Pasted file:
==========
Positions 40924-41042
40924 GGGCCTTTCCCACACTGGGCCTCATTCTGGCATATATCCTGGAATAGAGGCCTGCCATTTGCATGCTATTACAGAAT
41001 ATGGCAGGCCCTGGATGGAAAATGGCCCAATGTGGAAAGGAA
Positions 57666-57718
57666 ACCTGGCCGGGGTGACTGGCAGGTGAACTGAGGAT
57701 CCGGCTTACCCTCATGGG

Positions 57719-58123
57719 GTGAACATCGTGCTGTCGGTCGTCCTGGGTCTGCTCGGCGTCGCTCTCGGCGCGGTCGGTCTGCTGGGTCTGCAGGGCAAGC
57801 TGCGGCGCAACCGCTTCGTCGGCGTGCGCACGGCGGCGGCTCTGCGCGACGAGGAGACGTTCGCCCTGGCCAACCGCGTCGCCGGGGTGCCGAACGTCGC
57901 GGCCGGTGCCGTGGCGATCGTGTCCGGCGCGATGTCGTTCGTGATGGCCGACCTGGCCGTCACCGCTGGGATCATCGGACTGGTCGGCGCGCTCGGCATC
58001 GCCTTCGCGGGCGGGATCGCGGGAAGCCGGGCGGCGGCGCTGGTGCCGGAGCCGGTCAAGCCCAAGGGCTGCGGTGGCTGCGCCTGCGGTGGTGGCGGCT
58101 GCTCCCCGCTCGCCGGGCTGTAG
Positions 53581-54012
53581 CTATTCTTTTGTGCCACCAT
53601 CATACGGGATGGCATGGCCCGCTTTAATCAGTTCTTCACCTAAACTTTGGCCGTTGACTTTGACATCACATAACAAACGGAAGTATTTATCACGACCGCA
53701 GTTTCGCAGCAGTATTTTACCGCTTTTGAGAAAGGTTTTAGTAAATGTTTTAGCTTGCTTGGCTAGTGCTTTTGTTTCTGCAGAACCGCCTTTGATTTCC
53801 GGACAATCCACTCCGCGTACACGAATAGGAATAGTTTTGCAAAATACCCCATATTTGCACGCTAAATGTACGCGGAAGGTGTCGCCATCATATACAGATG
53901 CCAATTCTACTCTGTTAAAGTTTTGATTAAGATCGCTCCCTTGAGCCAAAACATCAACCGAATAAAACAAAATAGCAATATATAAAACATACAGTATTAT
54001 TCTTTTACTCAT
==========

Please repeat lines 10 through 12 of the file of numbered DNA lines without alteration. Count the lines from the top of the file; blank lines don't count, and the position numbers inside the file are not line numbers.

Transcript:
57901 GGCCGGTGCCGTGGCGATCGTGTCCGGCGCGATGTCGTTCGTGATGGCCGACCTGGCCGTCACCGCTGGGATCATCGGACTGGTCGGCGCGCTCGGCATC
58001 GCCTTCGCGGGCGGGATCGCGGGAAGCCGGGCGGCGGCGCTGGTGCCGGAGCCGGTCAAGCCCAAGGGCTGCGGTGGCTGCGCCTGCGGTGGTGGCGGCT
58101 GCTCCCCGCTCGCCGGGCTGTAG